Space 2.0: How Private Spaceflight, a Resurgent NASA, and International Partners are Creating a New Space Age
by Rod Pyle
BenBella Books, 2019
paperback, 300 pp., illus.
Space, it seems, has a version control problem. Some in Europe, including the European Space Agency, have adopted the term “Space 4.0” to describe the current era of spaceflight. Intended to parallel “Industry 4.0”—the fourth industrial revolution, another term common in Europe but less so elsewhere—it represents the current era of emerging commercial as well as international partners. (For the record, Space 1.0 is the early study of astronomy, Space 2.0 the initial space age and race to the Moon, and Space 3.0 the international cooperation exemplified by the International Space Station.)
So, a European might pick up the new book Space 2.0 and think it is a history text. It is not. Prolific author Rod Pyle uses that term for the new era of spaceflight in the post-shuttle era, one with greater roles for companies and new international partners. It stands in contrast with “Space 1.0,” which covers the early space age through the final flight of the shuttle, where government programs were dominant and space advocates sought, without success, to duplicate the success of Apollo.
The book is intended to be a broad overview of this new space era, whatever version number you apply to it. Some chapters are devoted to commercial space efforts, including one solely about SpaceX. Other chapters examine various countries and their roles in space, including chapters dedicated to China and Russia. And there’s a little history about the first space age, as well as visions of future space settlements (the book is associated with the National Space Society, including a pitch at the very end of the book to join the organization.)
The book is largely an introduction to this new space age. Those already familiar with what SpaceX is doing, or the plans of countries like China and Russia, will not find much in the way of new information in the book. It does have a considerable amount of original artwork to liven up the text. It could use, though, a little more factchecking: he describes watching the “dramatic return to flight” of SpaceX’s Falcon 9 in December 2015. However, the launch he is describing is taking place in the morning from Vandenberg Air Force Base in California, whereas that return-to-flight mission launched at night from Cape Canaveral, Florida. The launch he appears to be describing is one that took place more than two years earlier that was instead the first flight of the Falcon 9 v1.1 carrying a Canadian satellite called CASSIOPE.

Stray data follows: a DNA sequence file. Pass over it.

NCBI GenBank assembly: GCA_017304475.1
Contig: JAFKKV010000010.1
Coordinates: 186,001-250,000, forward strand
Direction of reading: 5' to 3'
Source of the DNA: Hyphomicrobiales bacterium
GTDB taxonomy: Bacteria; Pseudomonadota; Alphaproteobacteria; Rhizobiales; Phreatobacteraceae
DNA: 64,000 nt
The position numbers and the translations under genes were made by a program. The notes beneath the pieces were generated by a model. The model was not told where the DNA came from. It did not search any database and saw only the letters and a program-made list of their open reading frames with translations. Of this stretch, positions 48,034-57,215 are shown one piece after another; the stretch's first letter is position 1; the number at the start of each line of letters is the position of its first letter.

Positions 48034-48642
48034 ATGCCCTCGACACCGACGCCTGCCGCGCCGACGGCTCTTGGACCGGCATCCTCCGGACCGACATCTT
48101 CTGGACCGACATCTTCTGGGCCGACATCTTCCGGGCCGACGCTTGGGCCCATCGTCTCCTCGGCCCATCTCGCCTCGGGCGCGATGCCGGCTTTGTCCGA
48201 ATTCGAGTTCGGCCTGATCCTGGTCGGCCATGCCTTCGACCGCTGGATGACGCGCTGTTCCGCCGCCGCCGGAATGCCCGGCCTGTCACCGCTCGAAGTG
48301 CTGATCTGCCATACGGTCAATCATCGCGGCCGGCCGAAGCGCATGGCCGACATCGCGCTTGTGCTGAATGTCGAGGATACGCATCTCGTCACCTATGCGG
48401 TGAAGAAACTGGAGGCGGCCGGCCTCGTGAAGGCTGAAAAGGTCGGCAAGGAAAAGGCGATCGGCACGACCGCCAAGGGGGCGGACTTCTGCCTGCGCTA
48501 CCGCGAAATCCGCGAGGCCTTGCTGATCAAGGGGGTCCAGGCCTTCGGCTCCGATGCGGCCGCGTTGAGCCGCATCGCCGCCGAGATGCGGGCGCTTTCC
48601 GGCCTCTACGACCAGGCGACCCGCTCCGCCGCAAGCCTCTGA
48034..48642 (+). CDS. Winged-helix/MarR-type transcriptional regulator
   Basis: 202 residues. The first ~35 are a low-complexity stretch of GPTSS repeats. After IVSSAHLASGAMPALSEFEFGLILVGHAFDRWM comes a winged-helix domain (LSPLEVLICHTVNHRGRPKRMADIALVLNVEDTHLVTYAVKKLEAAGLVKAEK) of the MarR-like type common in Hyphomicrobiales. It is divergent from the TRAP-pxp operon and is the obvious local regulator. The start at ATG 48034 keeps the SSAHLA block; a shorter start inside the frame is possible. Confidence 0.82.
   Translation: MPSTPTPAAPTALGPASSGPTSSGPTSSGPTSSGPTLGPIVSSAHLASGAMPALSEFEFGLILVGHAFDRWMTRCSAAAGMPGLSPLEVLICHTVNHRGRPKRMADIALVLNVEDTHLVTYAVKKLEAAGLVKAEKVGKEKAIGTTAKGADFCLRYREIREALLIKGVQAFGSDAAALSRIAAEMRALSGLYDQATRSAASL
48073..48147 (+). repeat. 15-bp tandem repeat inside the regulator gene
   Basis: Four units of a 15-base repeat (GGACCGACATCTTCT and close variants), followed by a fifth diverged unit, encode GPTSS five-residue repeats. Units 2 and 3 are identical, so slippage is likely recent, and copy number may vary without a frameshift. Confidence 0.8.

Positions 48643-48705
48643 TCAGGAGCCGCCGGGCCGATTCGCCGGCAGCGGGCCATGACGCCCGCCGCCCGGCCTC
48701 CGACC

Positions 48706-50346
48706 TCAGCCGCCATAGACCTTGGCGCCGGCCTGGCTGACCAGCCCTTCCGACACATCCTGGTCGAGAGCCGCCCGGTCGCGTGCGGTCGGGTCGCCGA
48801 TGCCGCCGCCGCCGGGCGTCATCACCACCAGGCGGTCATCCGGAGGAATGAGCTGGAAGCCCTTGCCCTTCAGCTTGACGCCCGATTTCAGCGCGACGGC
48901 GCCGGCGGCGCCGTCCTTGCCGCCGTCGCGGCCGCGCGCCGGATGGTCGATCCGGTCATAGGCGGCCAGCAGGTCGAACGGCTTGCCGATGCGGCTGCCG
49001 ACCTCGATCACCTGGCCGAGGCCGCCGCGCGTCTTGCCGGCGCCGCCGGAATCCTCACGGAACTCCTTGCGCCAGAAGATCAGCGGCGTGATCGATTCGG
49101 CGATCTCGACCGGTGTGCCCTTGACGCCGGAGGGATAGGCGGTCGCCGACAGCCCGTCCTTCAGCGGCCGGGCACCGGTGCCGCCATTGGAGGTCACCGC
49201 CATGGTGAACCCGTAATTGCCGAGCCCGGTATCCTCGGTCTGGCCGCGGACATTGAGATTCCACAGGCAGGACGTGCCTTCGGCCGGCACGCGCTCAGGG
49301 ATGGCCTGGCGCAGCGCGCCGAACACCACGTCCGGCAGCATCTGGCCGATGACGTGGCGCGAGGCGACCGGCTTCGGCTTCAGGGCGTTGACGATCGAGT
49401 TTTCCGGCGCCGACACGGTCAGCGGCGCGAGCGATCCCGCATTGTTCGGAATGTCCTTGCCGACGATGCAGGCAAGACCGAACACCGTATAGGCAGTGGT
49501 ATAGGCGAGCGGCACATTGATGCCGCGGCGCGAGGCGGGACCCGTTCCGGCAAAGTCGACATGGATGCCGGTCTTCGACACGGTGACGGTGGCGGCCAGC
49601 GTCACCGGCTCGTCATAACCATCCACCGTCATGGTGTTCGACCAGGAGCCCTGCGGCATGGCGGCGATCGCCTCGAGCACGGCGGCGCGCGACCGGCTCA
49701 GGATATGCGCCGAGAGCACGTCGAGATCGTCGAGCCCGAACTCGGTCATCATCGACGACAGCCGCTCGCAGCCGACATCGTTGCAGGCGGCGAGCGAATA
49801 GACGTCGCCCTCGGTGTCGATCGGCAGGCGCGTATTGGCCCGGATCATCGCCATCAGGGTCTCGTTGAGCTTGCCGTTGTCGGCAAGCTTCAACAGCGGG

At the end of the book, he offers a “plan for Space 2.0” predicting milestones in spaceflight from commercial suborbital activities to missions to Mars. There’s a bit of noteworth prescience there, too: he predicts crewed landings on the Moon by 2024, even though, at the time of the book’s publication earlier this year, NASA was aiming for landings by 2028. That timeline, though, got accelerated last month in a speech by Vice President Mike Pence to that 2024 date in the book.
No doubt, though, other elements of that plan will need to be amended as priorities change, schedules get pushed back, and players either enter the stage or withdraw. Does that mean a revised approach will be called Space 2.1, or Space 4.1?
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